— kim (@kajonee) November 29, 2018


Any gullible person who falls for that con gospel from Kenicoin is setting up themselves for endless rounds of shafting with no lube.
— Nelson Kimaiga (@Nelsonkimaiga) December 5, 2018

Is KeniCoin a Scam?
While there may be people who believe that KeniCoin is a real investment opportunity, it would be hard to ignore the evidence that suggests the opposite.
KeniCoin has several of the same characteristics as crypto scams that have previously penetrated the African market.
KeniCoin may not be different from a typical MLM operation used by pyramid schemes like OneCoin and MMM , which succeeded in defrauding hundreds of thousands of Africans.
Conversely, one may argue that KeniCoin closely resembles a pump and dump scheme where the owners are making money by pumping up the value of KNC and then selling it for a profit on the open market. Once they have made enough profits, they exit, and users are left holding worthless coins.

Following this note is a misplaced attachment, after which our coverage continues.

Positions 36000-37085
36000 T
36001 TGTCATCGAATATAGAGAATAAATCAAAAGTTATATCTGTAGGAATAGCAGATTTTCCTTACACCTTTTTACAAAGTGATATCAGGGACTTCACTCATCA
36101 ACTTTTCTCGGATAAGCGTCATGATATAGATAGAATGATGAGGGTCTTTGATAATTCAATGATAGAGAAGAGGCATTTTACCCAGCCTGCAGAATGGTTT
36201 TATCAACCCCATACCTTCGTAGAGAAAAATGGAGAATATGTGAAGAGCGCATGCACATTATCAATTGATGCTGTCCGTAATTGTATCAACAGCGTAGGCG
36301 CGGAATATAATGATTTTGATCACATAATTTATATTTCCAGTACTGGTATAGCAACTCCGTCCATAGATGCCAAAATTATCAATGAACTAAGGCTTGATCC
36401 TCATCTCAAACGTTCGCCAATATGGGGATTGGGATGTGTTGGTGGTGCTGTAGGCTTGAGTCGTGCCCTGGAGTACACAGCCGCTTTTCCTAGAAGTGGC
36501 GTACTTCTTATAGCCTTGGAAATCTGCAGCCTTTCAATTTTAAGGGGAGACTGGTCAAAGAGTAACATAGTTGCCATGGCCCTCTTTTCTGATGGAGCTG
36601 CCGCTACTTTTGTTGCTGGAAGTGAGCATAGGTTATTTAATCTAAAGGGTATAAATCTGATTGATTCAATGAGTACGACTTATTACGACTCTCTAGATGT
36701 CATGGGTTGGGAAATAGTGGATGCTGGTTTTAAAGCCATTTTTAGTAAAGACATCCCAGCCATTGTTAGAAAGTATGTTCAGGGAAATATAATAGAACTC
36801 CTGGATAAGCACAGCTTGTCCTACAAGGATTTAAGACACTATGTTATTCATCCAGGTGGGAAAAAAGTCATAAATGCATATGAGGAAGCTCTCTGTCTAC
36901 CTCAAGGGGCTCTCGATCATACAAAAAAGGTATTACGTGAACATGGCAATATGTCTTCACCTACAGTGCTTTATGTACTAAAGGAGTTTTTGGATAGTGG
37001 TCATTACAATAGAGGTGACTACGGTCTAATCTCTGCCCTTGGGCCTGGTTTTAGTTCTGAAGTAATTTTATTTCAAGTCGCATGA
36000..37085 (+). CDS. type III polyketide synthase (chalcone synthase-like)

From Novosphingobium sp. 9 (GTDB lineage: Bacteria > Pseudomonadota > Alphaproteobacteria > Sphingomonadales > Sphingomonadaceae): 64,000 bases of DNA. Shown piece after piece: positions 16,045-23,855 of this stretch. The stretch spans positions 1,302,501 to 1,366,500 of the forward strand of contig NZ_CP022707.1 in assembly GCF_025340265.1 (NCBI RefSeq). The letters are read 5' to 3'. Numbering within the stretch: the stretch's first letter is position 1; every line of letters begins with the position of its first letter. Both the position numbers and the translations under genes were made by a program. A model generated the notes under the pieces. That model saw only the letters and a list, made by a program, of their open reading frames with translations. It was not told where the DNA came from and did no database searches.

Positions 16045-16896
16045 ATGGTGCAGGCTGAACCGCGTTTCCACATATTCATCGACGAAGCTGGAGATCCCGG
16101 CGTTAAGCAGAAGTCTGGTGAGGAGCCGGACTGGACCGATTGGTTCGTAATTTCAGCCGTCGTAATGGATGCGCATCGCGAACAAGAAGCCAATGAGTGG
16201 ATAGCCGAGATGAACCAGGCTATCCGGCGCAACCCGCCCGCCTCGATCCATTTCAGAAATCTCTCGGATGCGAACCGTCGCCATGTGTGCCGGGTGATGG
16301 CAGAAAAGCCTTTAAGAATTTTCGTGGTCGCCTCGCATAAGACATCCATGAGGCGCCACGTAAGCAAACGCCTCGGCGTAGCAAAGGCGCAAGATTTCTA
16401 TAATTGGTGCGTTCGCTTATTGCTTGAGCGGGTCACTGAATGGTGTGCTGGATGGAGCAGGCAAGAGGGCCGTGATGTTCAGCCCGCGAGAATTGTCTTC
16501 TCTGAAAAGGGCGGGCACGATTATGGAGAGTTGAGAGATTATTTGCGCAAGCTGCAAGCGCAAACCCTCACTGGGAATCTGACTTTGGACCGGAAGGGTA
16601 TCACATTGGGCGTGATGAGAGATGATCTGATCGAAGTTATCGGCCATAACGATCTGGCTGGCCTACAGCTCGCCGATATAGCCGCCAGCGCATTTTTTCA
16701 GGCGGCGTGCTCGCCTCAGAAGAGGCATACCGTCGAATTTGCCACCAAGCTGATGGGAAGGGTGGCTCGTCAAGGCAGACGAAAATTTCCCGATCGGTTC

Moreover, since price discovery for KNC tokens only occurs on the company’s own platform, it is impossible to say how much one KeniCoin is really worth.
Given that KeniCoin makes claims such as: “KeniCoin platform allows you to grow your wealth up to x12 every year,” it is difficult to see how this could possibly be a legitimate cryptocurrency investment.
Conclusion
Investors are always advised to conduct thorough research, consult experts, and use common sense before investing in any digital asset venture.
“Investments” like KeniCoin provide a good example of the type of cryptocurrency investment “opportunity” scheme to avoid. While no one can claim that KeniCoin is a scam until it has been declared a fraudulent operation by a court of law, the mountain of evidence against the company would suggest that it probably is.
The post Is KeniCoin Kenya’s First Homegrown Cryptocurrency Scam? appeared first on BitcoinAfrica.io .